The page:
Cahiers d'Art Institute Blog

February 17, 2021 11:00 AM

By Taro Masushio, Research Associate, Lee Ufan Catalogue Raisonné

This is the latest in a series of blog posts in which Artifex Press staff members delve deeper into the artworks they are researching, sharing insights and discoveries gleaned during the intensive process of assembling a catalogue raisonné. Learn more by following us on Facebook and Instagram.

Time, rope, lamp, lumber, shades of brown, laughing.

How does one archive a phenomenon? Earlier in this series of blog entries, my colleague Christine Lee touched upon the difficulty of illustrating the phenomenological dimension of Lee Ufan’s work, and this remains an ongoing challenge as we research and catalogue the artist’s oeuvre. Of course, art historical conventions evolve, and strategies like indicating that a work’s dimensions are variable, using hyphenated or slashed dates for pieces that evolve or are iterated over time, and documenting performance with video have become some of the conventions for the cataloguing of more complicated artworks. Perhaps, we will soon be using AR- and VR-type simulations to document the difficult works to come. However, for this writing I want to focus on the basic discursive role played by an older mode of documentation—photography, particularly the work of ANZAÏ, who was one of the principal documentarians of Mono-ha, the Japan-based art movement of the late 60s to early 70s, through which Lee Ufan first came to prominence.

Shigeo Anzai, known as ANZAÏ, is a photographer and self-professed “art documentarist,” who, armed with a Leica, recorded a vast number of artworks, exhibitions, events, and so on from the late 60s onward in Japan and internationally. Some 3,000 of his photographs were the subject of a survey exhibition at the National Art Center in Tokyo in 2007. While I made the distinction between his identity as an art photographer and a documentarian of works by others to make legible the diverse oeuvre ranging from large-format portraits to more intimately scaled archival images of artworks, ultimately they are not so different. Even those images that are categorized as documents function performatively through the optic of a photographic artist, just as ANZAÏ’s more “creative” work results in objects that can enter institutions and the marketplace.

Some of ANZAÏ’s photographs demonstrate the belief in the medium’s mechanical nature, which is to say they speak to the objectivity of the record as seen in the photograph. Here, for example, is a fairly standardized eye-level image of a sculptural work on the floor: Lee Ufan’s Relatum (formerly System B), installed at Tamura Gallery, Tokyo, in 1970.

Tamura Gallery, Tokyo, January 21, 1970

But this assumed objectivity dissolves fairly quickly when the artist enters the frame, as can be seen below, in an image of Lee Ufan installing another Relatum at the National Museum of Modern Art, Tokyo, also in 1970. ANZAÏ’s use of a tilted angle, a wide-angle lens, depth of field, black-and-white film, hand-written inscriptions, and the oversized negative easel signal his singular subjectivity as a photographer. Additionally, the image not only describes the artwork and its surroundings, but expands the artwork insofar as it renders the tension and contradiction between the work’s objecthood and its contingency. The photograph makes visible the process of the work’s formation in the specific environment at a specific time (while also suggesting the opposite process of the work’s de-formation, which will occur upon its de-installation).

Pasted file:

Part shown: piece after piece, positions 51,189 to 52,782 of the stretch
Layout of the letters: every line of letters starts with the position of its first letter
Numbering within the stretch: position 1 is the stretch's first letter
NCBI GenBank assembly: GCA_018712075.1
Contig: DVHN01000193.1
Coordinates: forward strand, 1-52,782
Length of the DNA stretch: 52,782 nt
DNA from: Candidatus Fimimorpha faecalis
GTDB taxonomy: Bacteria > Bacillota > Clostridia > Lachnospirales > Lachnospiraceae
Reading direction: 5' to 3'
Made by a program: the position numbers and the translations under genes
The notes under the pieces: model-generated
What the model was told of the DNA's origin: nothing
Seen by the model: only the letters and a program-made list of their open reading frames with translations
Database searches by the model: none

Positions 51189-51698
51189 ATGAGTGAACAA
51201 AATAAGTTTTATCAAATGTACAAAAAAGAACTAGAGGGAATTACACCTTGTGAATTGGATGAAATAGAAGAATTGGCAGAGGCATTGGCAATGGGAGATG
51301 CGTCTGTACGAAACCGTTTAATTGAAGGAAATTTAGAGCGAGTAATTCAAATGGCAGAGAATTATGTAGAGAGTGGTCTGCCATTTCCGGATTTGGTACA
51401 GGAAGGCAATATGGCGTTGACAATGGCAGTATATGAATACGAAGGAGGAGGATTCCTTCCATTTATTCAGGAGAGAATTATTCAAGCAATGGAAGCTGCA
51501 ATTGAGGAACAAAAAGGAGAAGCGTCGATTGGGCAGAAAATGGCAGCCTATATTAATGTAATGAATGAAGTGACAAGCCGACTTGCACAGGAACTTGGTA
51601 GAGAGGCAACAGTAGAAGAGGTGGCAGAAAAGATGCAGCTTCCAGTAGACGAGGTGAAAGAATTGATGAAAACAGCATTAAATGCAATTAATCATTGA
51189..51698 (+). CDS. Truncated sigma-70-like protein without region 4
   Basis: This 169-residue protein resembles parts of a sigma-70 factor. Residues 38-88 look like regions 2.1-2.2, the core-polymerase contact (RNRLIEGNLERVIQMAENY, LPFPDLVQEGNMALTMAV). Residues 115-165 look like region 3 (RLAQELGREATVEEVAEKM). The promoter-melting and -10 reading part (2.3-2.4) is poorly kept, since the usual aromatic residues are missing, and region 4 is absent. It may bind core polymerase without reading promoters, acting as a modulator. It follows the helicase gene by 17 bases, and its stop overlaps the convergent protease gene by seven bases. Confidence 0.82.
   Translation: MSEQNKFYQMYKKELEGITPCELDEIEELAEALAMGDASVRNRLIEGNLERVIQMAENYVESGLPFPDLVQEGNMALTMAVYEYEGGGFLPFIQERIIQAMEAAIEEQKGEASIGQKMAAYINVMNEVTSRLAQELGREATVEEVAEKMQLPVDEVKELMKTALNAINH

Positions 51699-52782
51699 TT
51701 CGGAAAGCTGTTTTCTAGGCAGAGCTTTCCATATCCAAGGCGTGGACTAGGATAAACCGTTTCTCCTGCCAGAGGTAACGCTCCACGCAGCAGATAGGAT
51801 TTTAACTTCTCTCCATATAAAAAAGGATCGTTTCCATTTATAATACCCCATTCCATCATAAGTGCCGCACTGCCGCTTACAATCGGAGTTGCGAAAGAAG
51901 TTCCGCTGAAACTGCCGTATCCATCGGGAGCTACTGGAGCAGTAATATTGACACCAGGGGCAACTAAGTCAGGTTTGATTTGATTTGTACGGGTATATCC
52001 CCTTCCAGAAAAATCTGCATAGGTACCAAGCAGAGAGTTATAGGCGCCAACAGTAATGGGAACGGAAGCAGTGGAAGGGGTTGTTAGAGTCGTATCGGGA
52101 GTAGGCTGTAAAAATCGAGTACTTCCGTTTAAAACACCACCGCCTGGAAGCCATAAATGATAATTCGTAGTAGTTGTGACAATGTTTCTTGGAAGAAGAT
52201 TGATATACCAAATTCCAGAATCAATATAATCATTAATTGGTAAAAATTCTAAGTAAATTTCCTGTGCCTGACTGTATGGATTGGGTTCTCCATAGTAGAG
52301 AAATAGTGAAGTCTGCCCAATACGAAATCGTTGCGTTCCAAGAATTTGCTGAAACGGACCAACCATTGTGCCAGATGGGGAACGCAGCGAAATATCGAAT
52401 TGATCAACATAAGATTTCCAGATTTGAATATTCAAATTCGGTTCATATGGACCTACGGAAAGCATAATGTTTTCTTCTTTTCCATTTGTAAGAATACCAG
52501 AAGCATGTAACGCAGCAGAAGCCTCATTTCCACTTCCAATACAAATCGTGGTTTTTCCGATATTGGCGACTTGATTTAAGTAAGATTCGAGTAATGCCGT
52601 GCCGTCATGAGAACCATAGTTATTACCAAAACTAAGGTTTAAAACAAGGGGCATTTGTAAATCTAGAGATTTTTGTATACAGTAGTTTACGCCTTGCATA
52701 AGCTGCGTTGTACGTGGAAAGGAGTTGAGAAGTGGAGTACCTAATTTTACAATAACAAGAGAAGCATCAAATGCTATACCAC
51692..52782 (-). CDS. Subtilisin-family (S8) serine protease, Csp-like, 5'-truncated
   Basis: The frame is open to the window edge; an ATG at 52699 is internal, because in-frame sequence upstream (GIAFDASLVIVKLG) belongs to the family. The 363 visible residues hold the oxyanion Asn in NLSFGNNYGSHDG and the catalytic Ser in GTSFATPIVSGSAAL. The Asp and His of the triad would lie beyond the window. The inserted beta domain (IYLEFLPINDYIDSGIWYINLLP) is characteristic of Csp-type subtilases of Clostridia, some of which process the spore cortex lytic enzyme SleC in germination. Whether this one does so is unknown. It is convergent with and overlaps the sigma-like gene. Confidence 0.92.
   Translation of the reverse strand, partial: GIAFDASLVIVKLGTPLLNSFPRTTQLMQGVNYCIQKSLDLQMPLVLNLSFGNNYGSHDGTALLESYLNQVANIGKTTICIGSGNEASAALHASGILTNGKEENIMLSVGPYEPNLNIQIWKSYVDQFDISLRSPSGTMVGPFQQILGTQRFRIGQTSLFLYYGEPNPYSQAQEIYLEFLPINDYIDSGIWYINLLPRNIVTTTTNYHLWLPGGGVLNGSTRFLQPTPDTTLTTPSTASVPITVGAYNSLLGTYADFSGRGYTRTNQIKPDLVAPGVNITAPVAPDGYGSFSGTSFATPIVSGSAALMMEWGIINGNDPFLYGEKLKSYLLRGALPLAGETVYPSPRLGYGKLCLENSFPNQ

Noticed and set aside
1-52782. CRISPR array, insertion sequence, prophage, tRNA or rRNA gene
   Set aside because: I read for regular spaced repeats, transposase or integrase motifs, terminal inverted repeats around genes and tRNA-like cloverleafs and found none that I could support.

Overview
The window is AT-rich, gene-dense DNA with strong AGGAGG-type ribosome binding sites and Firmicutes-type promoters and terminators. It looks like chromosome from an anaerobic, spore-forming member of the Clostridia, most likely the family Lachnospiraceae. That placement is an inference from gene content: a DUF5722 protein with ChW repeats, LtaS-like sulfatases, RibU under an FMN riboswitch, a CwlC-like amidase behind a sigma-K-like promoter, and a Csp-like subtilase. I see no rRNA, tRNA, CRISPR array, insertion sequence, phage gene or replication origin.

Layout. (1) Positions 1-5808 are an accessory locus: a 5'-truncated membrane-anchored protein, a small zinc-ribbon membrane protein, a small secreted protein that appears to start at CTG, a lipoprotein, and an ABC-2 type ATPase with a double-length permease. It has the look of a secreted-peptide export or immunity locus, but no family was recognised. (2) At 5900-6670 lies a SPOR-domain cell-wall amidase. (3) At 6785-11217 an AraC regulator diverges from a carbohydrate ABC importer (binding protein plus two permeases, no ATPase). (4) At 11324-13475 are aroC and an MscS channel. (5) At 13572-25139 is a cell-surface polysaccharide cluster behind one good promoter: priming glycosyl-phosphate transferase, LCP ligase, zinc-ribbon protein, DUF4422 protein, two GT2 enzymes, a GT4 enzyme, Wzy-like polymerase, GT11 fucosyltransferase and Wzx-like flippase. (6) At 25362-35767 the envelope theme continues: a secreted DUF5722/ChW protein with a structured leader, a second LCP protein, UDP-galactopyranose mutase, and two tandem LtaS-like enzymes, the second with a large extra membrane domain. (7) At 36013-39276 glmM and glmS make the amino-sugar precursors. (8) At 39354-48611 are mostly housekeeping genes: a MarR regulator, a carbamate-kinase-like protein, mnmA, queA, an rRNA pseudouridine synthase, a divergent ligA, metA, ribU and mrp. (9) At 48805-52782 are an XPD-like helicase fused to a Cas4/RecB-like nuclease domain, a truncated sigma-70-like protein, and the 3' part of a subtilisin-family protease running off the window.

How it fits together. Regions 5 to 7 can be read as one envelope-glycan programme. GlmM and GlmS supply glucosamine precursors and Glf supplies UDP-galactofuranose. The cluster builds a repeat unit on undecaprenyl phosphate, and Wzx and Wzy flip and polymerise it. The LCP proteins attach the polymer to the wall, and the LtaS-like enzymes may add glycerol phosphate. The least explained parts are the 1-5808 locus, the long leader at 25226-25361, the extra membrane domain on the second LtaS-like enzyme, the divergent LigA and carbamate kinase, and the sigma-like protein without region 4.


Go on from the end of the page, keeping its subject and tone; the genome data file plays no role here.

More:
August 1970 - “Aspects of New Japanese Art,” National Museum of Modern Art, Tokyo, August, 1970

Even in documentary images without the artist present, similar techniques can be observed.

August 1970 - “Aspects of New Japanese Art,” National Museum of Modern Art, Tokyo, August, 1970

Lee Ufan, Nobuo Sekine, Kishio Suga, Susumu Koshimizu, Katsuro Yoshida, “Mono-ha and Post Mono-ha,” Seibu Museum of Art, Tokyo, June 25, 1987

This photograph of five Mono-ha artists (Lee Ufan, Nobuo Sekine, Kishio Suga, Susumu Koshimizu, Katsuro Yoshida) is a straightforward group photo that presents a more nuanced reality upon closer examination. ANZAÏ might have wanted simply to describe the movement by depicting its protagonists, but it is his (and his contemporaries’) relentless gaze toward these artists that might actually have allowed for such discursive categories as Mono-ha and Post-Mono-ha to emerge in the first place. The performative symbiosis of the (temporary) sculptural work and the photographic work is such that they continuously valorize each other. From the vantage point of today, the ANZAÏ photographs reanimate the sculptures' significance—the very existence of a photographic record both describes and produces meaning (perhaps a spirit of the avant-garde). Just as the photograph relies on the existence of the sculpture, the sculpture relies on the photograph for proof of its sometime existence. Like Lee’s work, ANZAÏ's work is not entirely conclusive, containing multitudes and contradictions at its core. Looking at these images today, it makes me think that this archive of the past is somehow still alive, still speaking and still acting, much more than mere document.

All artwork © Lee Ufan/Artist Rights Society (ARS), New York. Photos © Estate of Shigeo Anzaï, courtesy of Zeit-Foto

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